I think more interesting is that it, and presumably many others, survived so long in the wild of all places. Many species are known to have significantly extended lifespans in captivity compared to the wild, so that alone isn't unusual. What is is that in all that time, the bird has avoided sickness and disease, predation, other natural perils, as well as man-made perils (according to Wikipedia, major man-made threats for the species are fishing, plastic pollution, lead poisoning, and introduced species), and so on. The bird is going on 70 and has never had access to modern healthcare - something unthinkable for modern society.
Albatrosses have a unique adaptation (dynamic soaring) that allows them to live most of their lives on the open ocean. They don't face many predators or even humans out there. Interestingly enough, global warming is actually helping albatrosses, as increased temperatures lead to increased wind speeds, allowing them to expand their range.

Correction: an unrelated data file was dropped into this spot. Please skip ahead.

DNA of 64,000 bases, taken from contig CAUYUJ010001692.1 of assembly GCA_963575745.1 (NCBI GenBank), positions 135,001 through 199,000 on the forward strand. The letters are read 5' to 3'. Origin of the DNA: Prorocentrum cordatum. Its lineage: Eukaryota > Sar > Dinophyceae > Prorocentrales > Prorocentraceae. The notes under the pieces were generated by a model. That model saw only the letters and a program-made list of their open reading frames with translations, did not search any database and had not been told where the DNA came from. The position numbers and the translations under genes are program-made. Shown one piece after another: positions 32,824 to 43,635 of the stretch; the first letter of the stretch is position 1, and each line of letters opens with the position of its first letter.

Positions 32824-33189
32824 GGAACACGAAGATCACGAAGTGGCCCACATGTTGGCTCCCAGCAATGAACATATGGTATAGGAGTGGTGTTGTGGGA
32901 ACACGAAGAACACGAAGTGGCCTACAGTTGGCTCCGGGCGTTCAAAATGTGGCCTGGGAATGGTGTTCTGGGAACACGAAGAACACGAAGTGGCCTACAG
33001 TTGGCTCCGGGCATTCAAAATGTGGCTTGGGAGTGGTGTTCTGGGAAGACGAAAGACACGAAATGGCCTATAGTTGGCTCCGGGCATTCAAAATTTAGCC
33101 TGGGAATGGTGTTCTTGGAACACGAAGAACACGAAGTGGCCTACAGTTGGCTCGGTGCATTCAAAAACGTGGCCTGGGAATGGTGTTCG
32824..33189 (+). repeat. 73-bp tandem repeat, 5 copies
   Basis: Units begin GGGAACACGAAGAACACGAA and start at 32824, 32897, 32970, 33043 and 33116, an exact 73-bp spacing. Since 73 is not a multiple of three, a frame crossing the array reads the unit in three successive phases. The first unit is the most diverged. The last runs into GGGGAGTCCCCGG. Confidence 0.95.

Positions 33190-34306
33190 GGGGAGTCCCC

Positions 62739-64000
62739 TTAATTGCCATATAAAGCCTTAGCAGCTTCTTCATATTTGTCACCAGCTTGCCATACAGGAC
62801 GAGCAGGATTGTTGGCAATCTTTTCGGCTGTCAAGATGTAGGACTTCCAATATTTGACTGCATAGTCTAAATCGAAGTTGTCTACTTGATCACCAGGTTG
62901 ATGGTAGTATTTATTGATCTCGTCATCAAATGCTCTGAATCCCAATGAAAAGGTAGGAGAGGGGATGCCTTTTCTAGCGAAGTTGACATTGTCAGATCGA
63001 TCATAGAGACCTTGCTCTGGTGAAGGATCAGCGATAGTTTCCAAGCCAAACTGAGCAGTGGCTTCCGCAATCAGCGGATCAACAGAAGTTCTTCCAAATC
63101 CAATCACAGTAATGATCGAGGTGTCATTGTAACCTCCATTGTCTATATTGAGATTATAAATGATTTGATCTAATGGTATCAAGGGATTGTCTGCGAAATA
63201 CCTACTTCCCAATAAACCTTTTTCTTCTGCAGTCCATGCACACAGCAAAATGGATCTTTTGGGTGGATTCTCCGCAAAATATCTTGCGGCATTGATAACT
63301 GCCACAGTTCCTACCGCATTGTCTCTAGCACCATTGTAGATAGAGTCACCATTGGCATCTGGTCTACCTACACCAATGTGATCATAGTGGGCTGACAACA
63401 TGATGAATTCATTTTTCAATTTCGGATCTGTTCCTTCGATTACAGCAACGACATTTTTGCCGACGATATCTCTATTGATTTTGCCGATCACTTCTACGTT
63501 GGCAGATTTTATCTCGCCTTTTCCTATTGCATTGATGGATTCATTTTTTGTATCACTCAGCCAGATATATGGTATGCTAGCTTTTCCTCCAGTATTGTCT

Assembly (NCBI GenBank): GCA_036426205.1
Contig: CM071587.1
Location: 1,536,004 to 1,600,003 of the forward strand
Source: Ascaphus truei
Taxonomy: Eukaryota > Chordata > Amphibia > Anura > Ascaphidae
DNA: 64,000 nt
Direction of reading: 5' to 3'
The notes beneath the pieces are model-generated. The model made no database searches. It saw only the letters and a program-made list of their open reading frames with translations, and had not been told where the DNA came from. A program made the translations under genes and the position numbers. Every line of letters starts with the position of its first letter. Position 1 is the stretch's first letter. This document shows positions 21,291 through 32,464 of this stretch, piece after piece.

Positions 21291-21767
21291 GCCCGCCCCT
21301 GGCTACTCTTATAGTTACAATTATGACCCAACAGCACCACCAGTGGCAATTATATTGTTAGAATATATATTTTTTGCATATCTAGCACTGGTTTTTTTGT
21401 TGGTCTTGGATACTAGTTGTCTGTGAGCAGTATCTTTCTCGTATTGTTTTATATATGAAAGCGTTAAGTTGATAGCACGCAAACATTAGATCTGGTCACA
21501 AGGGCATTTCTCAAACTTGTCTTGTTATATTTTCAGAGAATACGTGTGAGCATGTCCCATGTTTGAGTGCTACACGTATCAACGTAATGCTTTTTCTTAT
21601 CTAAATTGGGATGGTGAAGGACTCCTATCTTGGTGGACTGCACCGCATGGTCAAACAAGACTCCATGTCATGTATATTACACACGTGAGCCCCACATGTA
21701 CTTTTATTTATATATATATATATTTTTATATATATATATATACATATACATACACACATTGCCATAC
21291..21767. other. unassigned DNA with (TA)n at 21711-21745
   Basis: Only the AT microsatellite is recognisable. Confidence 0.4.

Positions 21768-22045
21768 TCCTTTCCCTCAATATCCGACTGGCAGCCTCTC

>>Interestingly enough, global warming is actually helping albatrosses
This will always be the case whenever there are some extreme changes to the environment. Some species will thrive and some will go extinct. The Cretaceous–Tertiary (K–T) extinction event exterminated three quarters of all life. We are descendants of those mammals that made it through.
I remember reading somewhere that had it not been for that extinction event we probably would not be here. Don't know if it's true.